HASTINGS — After 12 years, Prairie Loft’s Harvestfest continues to both educate and entertain the public about agriculture.
Harvestfest was held Sunday. The land where Prairie Loft sits was once part of a farm operation that was part of the state mental hospital once known as Ingleside, and later as the Hastings Regional Center. At its peak, the farm housed cattle, dairy cattle, horses, hogs, chickens and ducks. Produce ranged from acres of cabbage to banana trees in the greenhouse.
Now, Prairie Loft is a non-profit facility for a year-round agricultural education center that draws thousands of visitors from throughout the U.S. each year.
For the last 12 years, Amy Sandeen, Prairie Loft executive director, said they have held Harvestfest as a fun fall family activity. It also allows the public to visit the center to learn more about their vision and goals.
This year’s festivities had activities for all ages. In the kids’ areas, young people were able to take part in farm-based activities, games, art and other fun things.
Educating both young and old at Harvestfest were FFA members from Adams Central High School. At their display, students showed people all the uses for corn, which the main crop of Adams County.
Chance Mignery is the president of the FFA chapter.
“We are here to teach kids more about agriculture and how important it is in our state and all across the world,” Mignery said.
He said Harvestfest was an excellent venue to pass on their message about production agriculture, especially to young people.
Mignery said what he likes most about Harvestfest is how it represents the progression of agriculture from the time when the site was a self-sufficient farming operation for the mental hospital.
There was both modern and antique farm machinery on display, along with demonstrations. There were also sheep-shearing demonstrations — along with goats, llamas, and alpacas — and a farmers market, where vendors sold pumpkins, local produce, jams, salsa and baked goods. Adam County 4-H members were even there talking about farm animals. There were also workshops on honeybees and mealworms, along with many other activities throughout the day.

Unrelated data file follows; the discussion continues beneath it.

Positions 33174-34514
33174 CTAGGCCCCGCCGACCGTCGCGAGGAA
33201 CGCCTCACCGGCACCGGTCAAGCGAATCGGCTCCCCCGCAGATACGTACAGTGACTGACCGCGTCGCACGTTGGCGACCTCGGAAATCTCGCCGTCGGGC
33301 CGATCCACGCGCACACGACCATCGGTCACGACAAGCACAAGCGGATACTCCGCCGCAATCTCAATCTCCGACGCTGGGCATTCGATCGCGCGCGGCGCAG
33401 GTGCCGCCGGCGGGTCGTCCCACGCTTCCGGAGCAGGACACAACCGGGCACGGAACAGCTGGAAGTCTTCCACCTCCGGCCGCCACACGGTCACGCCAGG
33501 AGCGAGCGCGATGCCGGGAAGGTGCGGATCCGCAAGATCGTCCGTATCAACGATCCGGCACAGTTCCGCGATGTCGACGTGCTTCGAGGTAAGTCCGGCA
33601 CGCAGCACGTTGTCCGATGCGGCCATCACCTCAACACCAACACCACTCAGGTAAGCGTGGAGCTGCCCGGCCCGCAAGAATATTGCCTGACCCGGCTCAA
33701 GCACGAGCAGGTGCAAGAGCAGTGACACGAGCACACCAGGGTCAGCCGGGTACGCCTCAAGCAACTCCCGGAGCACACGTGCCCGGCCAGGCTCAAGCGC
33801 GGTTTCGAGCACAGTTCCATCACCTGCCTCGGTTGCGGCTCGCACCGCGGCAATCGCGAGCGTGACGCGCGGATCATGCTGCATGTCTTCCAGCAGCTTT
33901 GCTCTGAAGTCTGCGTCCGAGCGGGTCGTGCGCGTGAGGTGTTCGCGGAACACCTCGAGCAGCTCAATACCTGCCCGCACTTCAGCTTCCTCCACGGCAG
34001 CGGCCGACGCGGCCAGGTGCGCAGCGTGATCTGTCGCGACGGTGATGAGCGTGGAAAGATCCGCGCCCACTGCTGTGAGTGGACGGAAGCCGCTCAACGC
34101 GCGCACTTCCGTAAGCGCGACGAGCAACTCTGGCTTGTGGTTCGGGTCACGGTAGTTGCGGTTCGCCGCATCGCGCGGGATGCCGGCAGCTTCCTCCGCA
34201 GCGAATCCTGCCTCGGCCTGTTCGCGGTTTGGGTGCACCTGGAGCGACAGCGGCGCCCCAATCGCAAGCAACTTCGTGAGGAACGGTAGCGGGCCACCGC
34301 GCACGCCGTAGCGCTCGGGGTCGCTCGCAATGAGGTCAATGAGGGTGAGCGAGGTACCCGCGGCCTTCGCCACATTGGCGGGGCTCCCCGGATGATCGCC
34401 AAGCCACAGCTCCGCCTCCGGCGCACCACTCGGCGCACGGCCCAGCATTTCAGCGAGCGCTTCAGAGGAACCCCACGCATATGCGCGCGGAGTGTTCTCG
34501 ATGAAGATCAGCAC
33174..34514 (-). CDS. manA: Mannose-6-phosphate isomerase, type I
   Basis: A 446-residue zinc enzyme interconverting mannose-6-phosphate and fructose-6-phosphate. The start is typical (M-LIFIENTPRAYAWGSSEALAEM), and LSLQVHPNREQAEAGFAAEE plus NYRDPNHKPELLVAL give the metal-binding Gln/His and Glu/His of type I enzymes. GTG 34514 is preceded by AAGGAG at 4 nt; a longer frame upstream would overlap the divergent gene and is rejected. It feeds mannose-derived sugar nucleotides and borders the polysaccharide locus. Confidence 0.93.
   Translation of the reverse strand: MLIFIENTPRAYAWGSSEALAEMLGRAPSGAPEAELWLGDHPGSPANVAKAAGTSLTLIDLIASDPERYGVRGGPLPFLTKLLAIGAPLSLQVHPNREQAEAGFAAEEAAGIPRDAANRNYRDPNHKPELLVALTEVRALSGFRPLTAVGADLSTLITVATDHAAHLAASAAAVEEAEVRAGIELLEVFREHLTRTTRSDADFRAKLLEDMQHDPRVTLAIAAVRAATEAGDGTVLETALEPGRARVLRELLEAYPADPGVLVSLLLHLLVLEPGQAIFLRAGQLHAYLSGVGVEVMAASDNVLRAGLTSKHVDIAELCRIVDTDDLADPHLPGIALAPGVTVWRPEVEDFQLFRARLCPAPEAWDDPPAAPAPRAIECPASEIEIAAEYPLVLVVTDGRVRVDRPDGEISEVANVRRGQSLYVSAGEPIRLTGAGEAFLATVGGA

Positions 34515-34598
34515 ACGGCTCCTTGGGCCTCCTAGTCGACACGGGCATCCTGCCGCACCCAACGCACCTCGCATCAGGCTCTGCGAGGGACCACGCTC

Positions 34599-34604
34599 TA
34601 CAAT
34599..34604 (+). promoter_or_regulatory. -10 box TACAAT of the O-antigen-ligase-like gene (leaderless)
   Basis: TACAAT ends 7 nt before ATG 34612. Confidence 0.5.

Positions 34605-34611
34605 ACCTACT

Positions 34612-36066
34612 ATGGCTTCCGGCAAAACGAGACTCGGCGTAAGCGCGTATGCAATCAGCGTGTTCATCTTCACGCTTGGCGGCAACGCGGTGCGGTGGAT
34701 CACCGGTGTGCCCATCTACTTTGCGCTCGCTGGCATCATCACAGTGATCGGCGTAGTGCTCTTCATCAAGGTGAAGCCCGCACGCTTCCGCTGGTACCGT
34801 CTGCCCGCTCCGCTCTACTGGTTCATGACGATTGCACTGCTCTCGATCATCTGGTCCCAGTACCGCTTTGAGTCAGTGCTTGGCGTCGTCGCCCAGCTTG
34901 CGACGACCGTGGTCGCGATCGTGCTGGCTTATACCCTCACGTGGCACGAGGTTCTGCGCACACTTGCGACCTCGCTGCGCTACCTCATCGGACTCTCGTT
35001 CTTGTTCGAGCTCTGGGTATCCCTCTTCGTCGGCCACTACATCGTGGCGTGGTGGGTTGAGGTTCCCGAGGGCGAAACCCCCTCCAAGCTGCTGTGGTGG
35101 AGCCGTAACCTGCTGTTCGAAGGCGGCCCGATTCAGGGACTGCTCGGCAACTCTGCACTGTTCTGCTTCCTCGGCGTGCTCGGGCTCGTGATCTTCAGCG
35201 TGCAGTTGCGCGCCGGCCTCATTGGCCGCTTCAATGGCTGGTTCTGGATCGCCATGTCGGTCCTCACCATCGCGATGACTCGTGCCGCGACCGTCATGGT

“We are so thrilled to be working youth educators, such as FFA and 4-H,” Sandeen said. “They are the next generation of people who will be doing this.”
She said Harvestfest continues to grow each year and add new events.
“There will always be something new,” Sandeen said.
That’s essential to Sandeen, as each year agriculture becomes not only more technologically sophisticated, but takes on a more significant role in feeding the world. She said farmers and ranchers comprise less than 2% of the nation’s population, but the average U.S. farmer feeds 155 people — compared to 1960, when a farmer fed just 26 people.
That is why there are demonstrations of old and new farming methods and technology each year. There was supposed to be a drone demonstration, but they were canceled. Going forward Central Community College students will be using Prairie Loft as a teaching area for drone education. More and more farmers are adopting drone technology on their farms.
The farm equipment demonstrations were made possible by Landmark Implement, Titan Machinery, and Platte Valley Antique Machinery Association.
Throughout the year, Prairie Loft holds meetings and seminars about agriculture. It has strong ties and support from the state’s agricultural industry, such as Aurora Coop and the Nebraska Corn Board.
Harvestfest is also an opportunity for new ag-related businesses to have a display. This year, a new Hastings business, Jord Producers, was educating people about their mealworm business. The company is operated by Kris Vrooman, Cheryl Powers and Amber Klassen. They raise mealworms to supply pet and bird food, and also bait markets.
Harvestfest is just part of the ongoing mission of Prairie Loft. The operation also manages the farmland surrounding the site, which holds corn and soybean fields. Sandeen said they would be diversifying the crops they grow to include other Nebraska commodities, such as wheat and hay.
“It is so imperative that we understand where our food comes from, so all of the systems that work to make that happen can continue in the best possible way far into the future,” Sandeen said.
For more information about Prairie Loft, visit www.prairieloft.org.